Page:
The Kaichi also mentioned that he traveled to Moscow semi-regularly as a prize fighter, so I guess you’d better clap after every song or else! He also had some covers of songs by Viktor Tsoi, which is always appreciated.

Waking up refreshed from our mystical concert, we made it to the halfway point of our journey - Geyser Lake. This is one of those things where you are just going to have to watch our video to see just how amazing this small pond is. If any of you remember those lava lamps from the 1970s, it is kind of like one of those - an ever changing slowly bubbling pond of brilliant colors. This could be the most interesting natural phenomenon I have ever seen in my life. It is certainly in the top three and is something you absolutely must see on your journey along the Chuisky Tract Highway.

Note from Tim: There are lots of little cabin hotels that are popping up along the highway even in some very tiny places. If you want to go on our journey, there should be plenty of places to stay, especially in early spring, which is the off-season. There is a lot more infrastructure for tourists than you might expect, but, thankfully, not too much.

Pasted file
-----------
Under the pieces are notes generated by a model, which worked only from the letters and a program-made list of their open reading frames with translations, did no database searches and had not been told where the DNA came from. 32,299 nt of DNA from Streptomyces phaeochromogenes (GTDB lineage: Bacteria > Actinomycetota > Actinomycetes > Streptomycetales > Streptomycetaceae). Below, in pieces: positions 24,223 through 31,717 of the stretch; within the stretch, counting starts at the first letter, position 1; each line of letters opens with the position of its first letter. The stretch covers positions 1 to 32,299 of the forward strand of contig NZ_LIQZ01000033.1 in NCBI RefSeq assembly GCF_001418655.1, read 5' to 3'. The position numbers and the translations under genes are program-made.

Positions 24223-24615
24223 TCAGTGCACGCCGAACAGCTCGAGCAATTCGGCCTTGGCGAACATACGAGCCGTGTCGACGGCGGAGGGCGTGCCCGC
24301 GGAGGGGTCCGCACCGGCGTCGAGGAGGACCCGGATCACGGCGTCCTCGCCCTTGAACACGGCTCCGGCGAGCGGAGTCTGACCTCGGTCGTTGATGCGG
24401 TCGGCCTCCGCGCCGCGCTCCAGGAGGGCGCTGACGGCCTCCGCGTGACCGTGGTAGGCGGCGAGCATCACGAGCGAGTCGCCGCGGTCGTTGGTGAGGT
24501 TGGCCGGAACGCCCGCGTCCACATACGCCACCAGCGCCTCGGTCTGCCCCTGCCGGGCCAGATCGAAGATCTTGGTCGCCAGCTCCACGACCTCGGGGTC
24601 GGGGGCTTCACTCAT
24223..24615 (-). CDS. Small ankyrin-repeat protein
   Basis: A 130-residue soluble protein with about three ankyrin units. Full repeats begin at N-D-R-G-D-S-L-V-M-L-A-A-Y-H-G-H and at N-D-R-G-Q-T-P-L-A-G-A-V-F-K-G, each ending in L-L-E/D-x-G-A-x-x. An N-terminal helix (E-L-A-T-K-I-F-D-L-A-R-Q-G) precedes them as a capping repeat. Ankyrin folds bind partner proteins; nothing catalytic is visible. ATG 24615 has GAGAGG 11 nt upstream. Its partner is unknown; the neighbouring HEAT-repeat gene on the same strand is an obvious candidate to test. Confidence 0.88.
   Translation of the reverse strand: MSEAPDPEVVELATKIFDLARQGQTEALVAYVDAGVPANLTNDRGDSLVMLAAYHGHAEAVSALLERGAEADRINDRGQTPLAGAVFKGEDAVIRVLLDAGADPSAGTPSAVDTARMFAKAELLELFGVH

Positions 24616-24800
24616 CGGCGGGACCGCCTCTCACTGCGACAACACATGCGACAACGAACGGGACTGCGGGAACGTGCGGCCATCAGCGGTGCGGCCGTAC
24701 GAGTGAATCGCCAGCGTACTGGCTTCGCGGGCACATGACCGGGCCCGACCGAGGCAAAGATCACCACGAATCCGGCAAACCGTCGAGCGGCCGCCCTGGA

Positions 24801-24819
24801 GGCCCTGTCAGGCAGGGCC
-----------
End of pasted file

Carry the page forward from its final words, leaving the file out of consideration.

Also, we had to pay to park at Geyser Lake. It cost 100 rubles (less than $2) and they only took cash, so please grab some paper rubles if you can for situations like this. A few roadside cafes also demanded cash only.

Okay, so about 250 km down and about 250 km left to go! The trip was, so far, too easy for my colleagues. Everything we saw or did was relatively near the main road and required little extra effort, so, of course, now it was time to hire a local driver, to take us half way up a mountain on his modified UAZ jeep and then jump on some snowmobiles to go all the way up to one of the most isolated mountaineering bases in the world, giving us the opportunity to be eaten by wolves for sure.